Ride Smart, Ride Safe, Ride OnApr 29, 2012 06:33PM ● By Tanner Jones
From the quad-crushing climbs of Mt. Lemmon to the smooth pavement of the bike and pedestrian paths throughout town, Tucson is consistently recognized as one of America’s top bicycling cities. With hundreds of miles of bike lanes and trails, there are ample cycling opportunities for every skill level, from the competitive cycling enthusiast to commuters and weekend family riders.
Cycling, either as a hobby or sport, brings myriad benefits, including improved health though exercise, environmentally friendly transportation and general fun and enjoyment for all ages. But before jumping on your trusty velocipede (bicycle), consider becoming educated about bike laws and safety, to make each outing as enjoyable as possible.
One of the most influential groups promoting and educating bicycle safety in Tucson is the Pima County Bicycle & Pedestrian Program, which works with the Pima County Bicycle Advisory Committee, the Tucson Department of Environmental Quality, the Arizona Department of Transportation and other groups and bicycle clubs.
Matt Zoll, Pima County Bicycle and Pedestrian Program manager, says, “Our bike safety programs promote cycling for work, play, and health.” The programs offer a variety of courses for cyclists ranging in age and experience. “Classes cover riders of all ages, from 4 to 90 years old,” says Zoll. “Some people have not been on a bike for 15 years, so this offers a refresher. We give out free helmets, lights or locks to those who participate.”
The first thing to check before heading out on the roads or trails is the quality of your bike. “Ideally,” Zoll states, “riders want to start off with a good bike. There is a different between a bike you buy at WalMart versus a bike you buy at a bike shop.” Many of the local bike shops in Tucson can provide appropriate sizing and fitting, and many provide free or reduced maintenance fees for their customers.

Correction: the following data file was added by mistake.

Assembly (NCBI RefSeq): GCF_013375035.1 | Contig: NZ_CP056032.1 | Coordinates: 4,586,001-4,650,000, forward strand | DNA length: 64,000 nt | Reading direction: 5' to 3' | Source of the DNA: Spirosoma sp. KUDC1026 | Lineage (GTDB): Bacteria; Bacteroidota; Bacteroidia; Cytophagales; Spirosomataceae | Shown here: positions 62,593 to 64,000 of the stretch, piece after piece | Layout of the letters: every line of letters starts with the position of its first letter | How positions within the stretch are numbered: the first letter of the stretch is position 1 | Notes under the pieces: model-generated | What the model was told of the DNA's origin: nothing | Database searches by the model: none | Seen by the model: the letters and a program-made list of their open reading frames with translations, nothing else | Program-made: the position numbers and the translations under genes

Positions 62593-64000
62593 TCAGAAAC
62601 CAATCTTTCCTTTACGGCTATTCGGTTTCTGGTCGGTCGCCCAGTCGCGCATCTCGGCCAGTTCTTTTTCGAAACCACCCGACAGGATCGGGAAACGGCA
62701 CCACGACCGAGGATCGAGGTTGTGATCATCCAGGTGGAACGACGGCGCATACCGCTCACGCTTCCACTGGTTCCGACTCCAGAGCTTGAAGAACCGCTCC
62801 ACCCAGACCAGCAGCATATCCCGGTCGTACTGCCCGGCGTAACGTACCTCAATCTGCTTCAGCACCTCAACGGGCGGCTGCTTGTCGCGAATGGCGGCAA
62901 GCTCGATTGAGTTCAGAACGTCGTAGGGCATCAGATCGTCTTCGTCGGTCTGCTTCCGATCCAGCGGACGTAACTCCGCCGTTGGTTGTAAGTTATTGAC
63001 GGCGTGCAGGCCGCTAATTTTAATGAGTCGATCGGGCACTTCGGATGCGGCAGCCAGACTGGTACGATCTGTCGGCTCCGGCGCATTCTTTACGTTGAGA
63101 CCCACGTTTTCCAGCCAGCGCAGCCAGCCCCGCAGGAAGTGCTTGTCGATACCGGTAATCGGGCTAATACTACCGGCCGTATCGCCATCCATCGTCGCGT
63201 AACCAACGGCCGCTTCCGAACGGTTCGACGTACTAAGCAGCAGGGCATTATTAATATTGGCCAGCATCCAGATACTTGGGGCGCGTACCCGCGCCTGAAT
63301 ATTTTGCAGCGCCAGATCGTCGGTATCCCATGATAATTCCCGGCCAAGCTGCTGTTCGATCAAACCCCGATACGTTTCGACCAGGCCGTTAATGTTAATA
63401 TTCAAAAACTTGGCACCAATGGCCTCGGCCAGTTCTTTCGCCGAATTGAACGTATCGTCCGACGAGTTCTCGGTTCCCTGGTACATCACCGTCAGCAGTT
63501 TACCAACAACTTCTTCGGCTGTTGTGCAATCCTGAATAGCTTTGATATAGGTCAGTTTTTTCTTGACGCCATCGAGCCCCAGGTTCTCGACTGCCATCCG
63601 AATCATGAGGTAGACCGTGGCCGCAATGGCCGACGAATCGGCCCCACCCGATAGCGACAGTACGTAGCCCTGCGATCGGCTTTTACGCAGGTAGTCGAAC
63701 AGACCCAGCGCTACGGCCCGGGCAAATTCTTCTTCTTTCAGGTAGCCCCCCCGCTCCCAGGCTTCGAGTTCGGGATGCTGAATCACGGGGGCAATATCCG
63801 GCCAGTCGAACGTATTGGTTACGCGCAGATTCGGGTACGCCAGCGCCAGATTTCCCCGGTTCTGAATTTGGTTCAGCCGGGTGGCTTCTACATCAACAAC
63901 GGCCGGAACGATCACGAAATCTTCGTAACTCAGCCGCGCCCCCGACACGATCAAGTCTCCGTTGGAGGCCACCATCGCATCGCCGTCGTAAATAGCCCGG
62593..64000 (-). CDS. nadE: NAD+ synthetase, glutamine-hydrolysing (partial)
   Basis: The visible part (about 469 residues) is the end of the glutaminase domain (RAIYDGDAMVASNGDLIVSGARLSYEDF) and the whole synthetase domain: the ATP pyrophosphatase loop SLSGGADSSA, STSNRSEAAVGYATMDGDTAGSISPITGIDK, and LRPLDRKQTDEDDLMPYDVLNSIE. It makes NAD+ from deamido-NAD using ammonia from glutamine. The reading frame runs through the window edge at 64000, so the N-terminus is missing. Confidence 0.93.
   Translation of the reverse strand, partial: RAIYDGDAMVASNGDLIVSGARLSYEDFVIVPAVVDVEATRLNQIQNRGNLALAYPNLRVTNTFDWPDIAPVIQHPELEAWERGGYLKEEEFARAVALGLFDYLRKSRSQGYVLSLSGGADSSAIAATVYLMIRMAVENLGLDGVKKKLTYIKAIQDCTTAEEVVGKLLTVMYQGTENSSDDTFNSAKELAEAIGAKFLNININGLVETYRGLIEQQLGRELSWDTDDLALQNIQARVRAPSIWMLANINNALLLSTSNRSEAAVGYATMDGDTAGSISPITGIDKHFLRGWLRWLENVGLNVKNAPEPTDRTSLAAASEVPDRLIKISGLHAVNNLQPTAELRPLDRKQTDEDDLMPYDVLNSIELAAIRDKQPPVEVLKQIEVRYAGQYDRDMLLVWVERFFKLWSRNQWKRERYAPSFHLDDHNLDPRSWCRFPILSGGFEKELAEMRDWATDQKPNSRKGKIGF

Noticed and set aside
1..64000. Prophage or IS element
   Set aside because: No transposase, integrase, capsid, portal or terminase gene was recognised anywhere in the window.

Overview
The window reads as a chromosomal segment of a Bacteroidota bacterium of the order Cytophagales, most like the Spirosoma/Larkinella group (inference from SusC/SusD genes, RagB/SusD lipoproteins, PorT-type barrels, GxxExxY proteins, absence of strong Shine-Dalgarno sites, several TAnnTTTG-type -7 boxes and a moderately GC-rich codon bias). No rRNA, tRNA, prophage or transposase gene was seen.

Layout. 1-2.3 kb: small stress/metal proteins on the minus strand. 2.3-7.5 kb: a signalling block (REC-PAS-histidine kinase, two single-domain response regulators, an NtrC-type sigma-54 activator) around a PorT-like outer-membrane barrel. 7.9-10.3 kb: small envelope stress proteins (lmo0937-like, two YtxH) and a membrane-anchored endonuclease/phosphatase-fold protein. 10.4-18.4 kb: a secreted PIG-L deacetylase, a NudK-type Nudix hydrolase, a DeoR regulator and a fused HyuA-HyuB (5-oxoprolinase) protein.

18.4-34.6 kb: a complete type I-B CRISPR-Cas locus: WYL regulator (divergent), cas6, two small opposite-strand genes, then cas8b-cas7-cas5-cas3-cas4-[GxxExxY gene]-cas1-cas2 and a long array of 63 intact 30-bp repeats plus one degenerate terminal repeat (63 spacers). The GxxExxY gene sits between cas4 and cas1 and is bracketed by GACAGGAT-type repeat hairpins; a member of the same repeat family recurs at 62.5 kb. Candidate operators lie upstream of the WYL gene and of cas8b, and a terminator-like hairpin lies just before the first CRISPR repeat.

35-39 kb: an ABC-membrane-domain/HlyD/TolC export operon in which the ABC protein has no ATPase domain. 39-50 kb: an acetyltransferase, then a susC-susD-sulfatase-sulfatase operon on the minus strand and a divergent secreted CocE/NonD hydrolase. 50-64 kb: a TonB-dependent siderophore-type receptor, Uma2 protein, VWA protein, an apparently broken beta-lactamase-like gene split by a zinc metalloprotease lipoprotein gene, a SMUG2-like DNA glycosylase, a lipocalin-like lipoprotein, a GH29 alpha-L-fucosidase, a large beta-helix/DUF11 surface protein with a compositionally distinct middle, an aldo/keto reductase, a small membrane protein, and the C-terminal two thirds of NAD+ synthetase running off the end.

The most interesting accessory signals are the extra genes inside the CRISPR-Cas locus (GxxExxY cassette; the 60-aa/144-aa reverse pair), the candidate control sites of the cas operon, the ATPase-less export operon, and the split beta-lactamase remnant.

“In the programs, we teach basic pre-ride safety,” Zoll says. “Riders should check tire pressure, look for cracks or thorns in the tires, and then shake and inspect for loose ball bearings to make sure everything is secure.” When the bike is ready to roll, riders should also pack appropriately. “We say to bring a cell phone, hydrationsystem (water bottles, hydration packs), gloves, helmet, and identification, in case
something goes wrong and the rider is unable to communicate.” Proper riding attire is also important.
While many commuters ride in their work clothes, brightly colored clothing or reflective vests may provide better visibility, and longer rides may require padded shorts for comfort or outer clothing to guard against the elements. Riders that commute or train in the dawn or dusk hours are encouraged to use handlebar and tail lights, as well as reflectors on the wheels and body of the bike.
Cyclists should also bring a repair kit for fixing flats and making on-the-road repairs. Zoll also encourages bringing a small manual for quick fixes. “We produce a mini-pocket guide that not only has repair tips, but also includes the pertinent traffic laws and safety guides for riders to reference when out on the road.”
Finally, before the pedals startturning, it’s a good idea to have a route set. The Pima County Bike and Pedestrian Program offers free bike maps that include bike and pedestrian trails and streets with bike lanes. “The maps are good,” Zoll says, “but people may want to drive the route or ride it on weekends. There could be construction, or the road may look good on the map, but be rough to ride on.” Another good idea is to check with local bike clubs about the routes they take and become aware of the conditions on those streets.
For parents, cycling is a great way to expose kids to the outdoors and get active, and there are bike accessories for kids of all ages. From pull trailers to tag-along tandem, children can experience the joys of riding early on. For those just learning to ride on their own, a park or trail closed to vehicles is probably the best place to start. Zoll notes, however, “Even on what appears to be a safe path, something could come up, so parents should remain close and keep an eye out.” In addition, Zoll maintains, “Parents should practice what they preach. We want kids to be safe and wear helmets, so parents should model this and wear them, too.”
So mount up, get some fresh air and exercise and experience why Tucson continues to be one of the best biking cities in America.
For more information, visit BikePED.pima.gov.
Tanner Jones is a freelance writer based in Tucson.